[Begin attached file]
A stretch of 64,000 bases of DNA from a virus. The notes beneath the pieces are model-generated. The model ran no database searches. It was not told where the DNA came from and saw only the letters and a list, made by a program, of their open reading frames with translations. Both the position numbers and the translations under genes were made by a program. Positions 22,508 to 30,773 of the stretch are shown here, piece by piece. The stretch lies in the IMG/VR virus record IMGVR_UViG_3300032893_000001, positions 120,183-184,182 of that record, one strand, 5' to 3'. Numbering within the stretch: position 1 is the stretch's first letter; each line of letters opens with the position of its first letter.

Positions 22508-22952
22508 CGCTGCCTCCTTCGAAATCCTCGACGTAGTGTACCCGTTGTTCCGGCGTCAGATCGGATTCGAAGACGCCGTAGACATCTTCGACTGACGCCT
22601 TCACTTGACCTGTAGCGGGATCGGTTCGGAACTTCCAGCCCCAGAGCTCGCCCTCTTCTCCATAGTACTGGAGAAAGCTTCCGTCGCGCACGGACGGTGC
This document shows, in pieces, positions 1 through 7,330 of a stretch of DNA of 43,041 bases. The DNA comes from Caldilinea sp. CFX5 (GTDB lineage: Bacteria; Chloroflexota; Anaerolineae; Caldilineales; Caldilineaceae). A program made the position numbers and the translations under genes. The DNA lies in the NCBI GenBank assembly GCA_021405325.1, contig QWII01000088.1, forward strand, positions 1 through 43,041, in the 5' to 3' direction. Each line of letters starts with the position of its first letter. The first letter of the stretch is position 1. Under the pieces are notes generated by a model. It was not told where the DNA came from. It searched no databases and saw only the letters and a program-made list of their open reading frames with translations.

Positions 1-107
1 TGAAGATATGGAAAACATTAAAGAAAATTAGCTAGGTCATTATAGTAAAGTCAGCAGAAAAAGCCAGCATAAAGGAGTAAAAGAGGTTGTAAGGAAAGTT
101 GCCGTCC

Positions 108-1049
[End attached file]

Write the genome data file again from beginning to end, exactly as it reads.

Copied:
A stretch of 64,000 bases of DNA from a virus. The notes beneath the pieces are model-generated. The model ran no database searches. It was not told where the DNA came from and saw only the letters and a list, made by a program, of their open reading frames with translations. Both the position numbers and the translations under genes were made by a program. Positions 22,508 to 30,773 of the stretch are shown here, piece by piece. The stretch lies in the IMG/VR virus record IMGVR_UViG_3300032893_000001, positions 120,183-184,182 of that record, one strand, 5' to 3'. Numbering within the stretch: position 1 is the stretch's first letter; each line of letters opens with the position of its first letter.

Positions 22508-22952
22508 CGCTGCCTCCTTCGAAATCCTCGACGTAGTGTACCCGTTGTTCCGGCGTCAGATCGGATTCGAAGACGCCGTAGACATCTTCGACTGACGCCT
22601 TCACTTGACCTGTAGCGGGATCGGTTCGGAACTTCCAGCCCCAGAGCTCGCCCTCTTCTCCATAGTACTGGAGAAAGCTTCCGTCGCGCACGGACGGTGC
This document shows, in pieces, positions 1 through 7,330 of a stretch of DNA of 43,041 bases. The DNA comes from Caldilinea sp. CFX5 (GTDB lineage: Bacteria; Chloroflexota; Anaerolineae; Caldilineales; Caldilineaceae). A program made the position numbers and the translations under genes. The DNA lies in the NCBI GenBank assembly GCA_021405325.1, contig QWII01000088.1, forward strand, positions 1 through 43,041, in the 5' to 3' direction. Each line of letters starts with the position of its first letter. The first letter of the stretch is position 1. Under the pieces are notes generated by a model. It was not told where the DNA came from. It searched no databases and saw only the letters and a program-made list of their open reading frames with translations.

Positions 1-107
1 TGAAGATATGGAAAACATTAAAGAAAATTAGCTAGGTCATTATAGTAAAGTCAGCAGAAAAAGCCAGCATAAAGGAGTAAAAGAGGTTGTAAGGAAAGTT
101 GCCGTCC

Positions 108-1049